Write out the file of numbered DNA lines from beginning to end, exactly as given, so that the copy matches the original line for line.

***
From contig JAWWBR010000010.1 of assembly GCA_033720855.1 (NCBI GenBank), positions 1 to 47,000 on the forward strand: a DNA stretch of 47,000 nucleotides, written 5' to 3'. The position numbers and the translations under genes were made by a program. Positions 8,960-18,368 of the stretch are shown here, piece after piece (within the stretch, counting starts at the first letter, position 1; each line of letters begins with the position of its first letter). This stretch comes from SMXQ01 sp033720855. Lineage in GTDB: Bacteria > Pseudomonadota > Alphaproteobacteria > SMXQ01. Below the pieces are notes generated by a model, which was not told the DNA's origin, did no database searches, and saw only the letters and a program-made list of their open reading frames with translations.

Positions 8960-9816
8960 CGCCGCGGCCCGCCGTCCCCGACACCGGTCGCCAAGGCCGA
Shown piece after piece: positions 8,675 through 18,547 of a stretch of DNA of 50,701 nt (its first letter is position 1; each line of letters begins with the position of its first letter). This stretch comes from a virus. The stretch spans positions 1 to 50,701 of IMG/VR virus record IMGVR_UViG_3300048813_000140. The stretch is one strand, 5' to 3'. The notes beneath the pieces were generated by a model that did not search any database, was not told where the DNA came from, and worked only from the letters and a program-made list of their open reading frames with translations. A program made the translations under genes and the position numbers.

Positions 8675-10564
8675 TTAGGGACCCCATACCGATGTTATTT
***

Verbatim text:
From contig JAWWBR010000010.1 of assembly GCA_033720855.1 (NCBI GenBank), positions 1 to 47,000 on the forward strand: a DNA stretch of 47,000 nucleotides, written 5' to 3'. The position numbers and the translations under genes were made by a program. Positions 8,960-18,368 of the stretch are shown here, piece after piece (within the stretch, counting starts at the first letter, position 1; each line of letters begins with the position of its first letter). This stretch comes from SMXQ01 sp033720855. Lineage in GTDB: Bacteria > Pseudomonadota > Alphaproteobacteria > SMXQ01. Below the pieces are notes generated by a model, which was not told the DNA's origin, did no database searches, and saw only the letters and a program-made list of their open reading frames with translations.

Positions 8960-9816
8960 CGCCGCGGCCCGCCGTCCCCGACACCGGTCGCCAAGGCCGA
Shown piece after piece: positions 8,675 through 18,547 of a stretch of DNA of 50,701 nt (its first letter is position 1; each line of letters begins with the position of its first letter). This stretch comes from a virus. The stretch spans positions 1 to 50,701 of IMG/VR virus record IMGVR_UViG_3300048813_000140. The stretch is one strand, 5' to 3'. The notes beneath the pieces were generated by a model that did not search any database, was not told where the DNA came from, and worked only from the letters and a program-made list of their open reading frames with translations. A program made the translations under genes and the position numbers.

Positions 8675-10564
8675 TTAGGGACCCCATACCGATGTTATTT